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October 29, 2012

the following excerpt from a person’s notes seems timely…

…during the week long workshop (Home of the Heart) in Austria, at some point in time, the group went into an exchange with Kausthub on judging. Can’t remember how it all started, but a few key points stick out in my mind.

“what about the Catholic priests who abused young people”… even there, you can’t judge their acts. You don’t know their intentions. You were not there. We don’t even know it happened for sure.

Not sure if it was Sarah or Gill that asked “what about Kahlil Gibran? He supposedly was very violent and abusive to women”…It takes a very great evolved person to create the philosophical works he has created. We can’t judge the person just the acts. I am sure if we looked at the facts, it probably was not as it has been reported.

People in the group asked about a few more examples of know or reported stories of abuse and for each KD defended the person in question. He said all this looking down at the floor in front of him and finally ended the discussion saying that we can never judge the person, just the act.

The group continued to ask about what that meant, and he ended the session for a tea break.



From → Kausthub

  1. julia permalink

    A ten year old girl was abducted recently in Colorado and then found dead. The mother of the perpatrator phoned the police to report her son. Sometimes judgement is about standing up for justice.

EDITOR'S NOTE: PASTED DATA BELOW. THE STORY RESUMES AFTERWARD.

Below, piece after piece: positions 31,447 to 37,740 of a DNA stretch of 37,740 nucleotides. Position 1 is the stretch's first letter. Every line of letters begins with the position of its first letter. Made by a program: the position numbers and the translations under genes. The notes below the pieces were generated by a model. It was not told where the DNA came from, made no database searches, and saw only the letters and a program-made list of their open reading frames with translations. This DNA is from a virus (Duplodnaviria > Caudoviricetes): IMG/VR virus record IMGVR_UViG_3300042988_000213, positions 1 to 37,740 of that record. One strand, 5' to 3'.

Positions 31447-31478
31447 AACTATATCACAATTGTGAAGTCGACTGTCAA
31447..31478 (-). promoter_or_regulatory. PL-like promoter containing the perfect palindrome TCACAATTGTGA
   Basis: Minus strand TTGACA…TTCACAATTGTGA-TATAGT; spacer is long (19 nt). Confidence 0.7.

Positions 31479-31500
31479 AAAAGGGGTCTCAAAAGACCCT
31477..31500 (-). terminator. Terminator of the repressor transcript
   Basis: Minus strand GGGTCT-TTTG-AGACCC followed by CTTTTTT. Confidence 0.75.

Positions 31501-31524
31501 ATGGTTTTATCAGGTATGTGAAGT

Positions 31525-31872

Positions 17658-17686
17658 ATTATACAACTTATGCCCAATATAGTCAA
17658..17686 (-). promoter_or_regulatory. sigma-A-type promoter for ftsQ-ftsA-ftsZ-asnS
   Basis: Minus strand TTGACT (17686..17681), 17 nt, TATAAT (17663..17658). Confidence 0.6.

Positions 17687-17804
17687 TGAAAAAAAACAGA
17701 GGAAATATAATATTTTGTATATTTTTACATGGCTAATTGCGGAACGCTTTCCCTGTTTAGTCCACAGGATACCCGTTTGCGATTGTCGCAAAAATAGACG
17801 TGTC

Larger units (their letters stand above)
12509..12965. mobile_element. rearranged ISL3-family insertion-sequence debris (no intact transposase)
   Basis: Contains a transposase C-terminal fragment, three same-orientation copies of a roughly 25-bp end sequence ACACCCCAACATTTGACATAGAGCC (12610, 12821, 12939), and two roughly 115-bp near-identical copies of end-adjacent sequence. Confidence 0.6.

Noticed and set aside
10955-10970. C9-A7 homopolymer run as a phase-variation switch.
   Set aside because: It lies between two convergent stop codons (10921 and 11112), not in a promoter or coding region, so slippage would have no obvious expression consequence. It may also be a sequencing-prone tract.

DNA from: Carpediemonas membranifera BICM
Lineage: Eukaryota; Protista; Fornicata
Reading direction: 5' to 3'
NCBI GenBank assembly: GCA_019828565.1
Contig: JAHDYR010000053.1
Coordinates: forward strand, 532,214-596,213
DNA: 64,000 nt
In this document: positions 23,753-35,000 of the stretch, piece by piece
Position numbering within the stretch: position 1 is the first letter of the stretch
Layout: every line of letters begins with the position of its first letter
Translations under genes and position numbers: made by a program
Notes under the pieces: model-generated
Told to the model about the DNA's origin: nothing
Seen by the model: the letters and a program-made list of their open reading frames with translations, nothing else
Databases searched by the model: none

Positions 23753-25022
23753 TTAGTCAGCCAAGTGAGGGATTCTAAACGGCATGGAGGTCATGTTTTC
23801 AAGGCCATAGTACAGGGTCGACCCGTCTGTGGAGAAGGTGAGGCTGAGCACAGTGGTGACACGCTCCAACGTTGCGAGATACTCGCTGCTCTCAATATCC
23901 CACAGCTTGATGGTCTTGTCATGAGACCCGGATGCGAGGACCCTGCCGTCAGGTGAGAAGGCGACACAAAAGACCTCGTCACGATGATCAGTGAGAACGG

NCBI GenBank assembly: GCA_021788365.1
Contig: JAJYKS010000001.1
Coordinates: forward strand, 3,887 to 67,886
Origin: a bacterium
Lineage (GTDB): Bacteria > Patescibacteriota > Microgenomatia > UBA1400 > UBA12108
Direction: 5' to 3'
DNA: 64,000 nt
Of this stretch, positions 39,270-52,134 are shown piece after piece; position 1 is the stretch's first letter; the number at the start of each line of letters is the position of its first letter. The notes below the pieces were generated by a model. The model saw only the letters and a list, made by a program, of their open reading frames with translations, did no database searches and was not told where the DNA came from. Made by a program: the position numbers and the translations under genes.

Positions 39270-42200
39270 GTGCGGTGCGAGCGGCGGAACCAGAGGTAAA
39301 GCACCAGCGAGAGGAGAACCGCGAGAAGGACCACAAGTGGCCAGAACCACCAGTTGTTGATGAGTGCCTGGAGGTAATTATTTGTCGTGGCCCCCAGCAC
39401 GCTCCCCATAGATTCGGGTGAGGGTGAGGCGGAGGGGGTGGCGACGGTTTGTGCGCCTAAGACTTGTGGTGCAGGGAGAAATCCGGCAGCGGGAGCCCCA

2. The whole “separate the teachings from the teacher” is a common response. I’ve heard it written about this whole issue – and others in the past – many times. And whilst there is some truth to the assertion that we should distinguish a teacher from the teachings, this line of argument is only ever used in relationship to the failures, or bad behaviour, of the teacher. When a teacher has erred, many will be quick to trot out the “we mustn’t confuse the teacher with the teachings” line of argument. But why do many of the same people – the teacher’s defendants – not make the same separation when it comes to the teacher’s good behaviour??? WHen a teacher behaves in certain ways, it can be seen as a proof of their wisdom, their advanced knowledge, their perceptiveness…

    I do think that the problem is tricky. Teachings are only useful if they can be truly embodied. Of course everyone fails at some point, I’m not talking about perfection. But blatantly not “walking the talk” is just an anathema. If the teachings can’t be embodied by the teacher – at least to some extent, they remain academic and dry as chemical formulae.

  3. julia permalink

    I think this is really interesting. That is children learn from their peers and role models. Taking that a stage further students also embody and also learn from their mentor. Do the current teachers therefore have the embodiment of his behaviour as a way of teaching…………

  4. Well yes – that’s a concern! I’m sure that students won’t mimic what they don’t know about; but there is a potential disdain for any yoga that does not come from “the source” that comes both from the leadership and – I worry – from those whom they teach…

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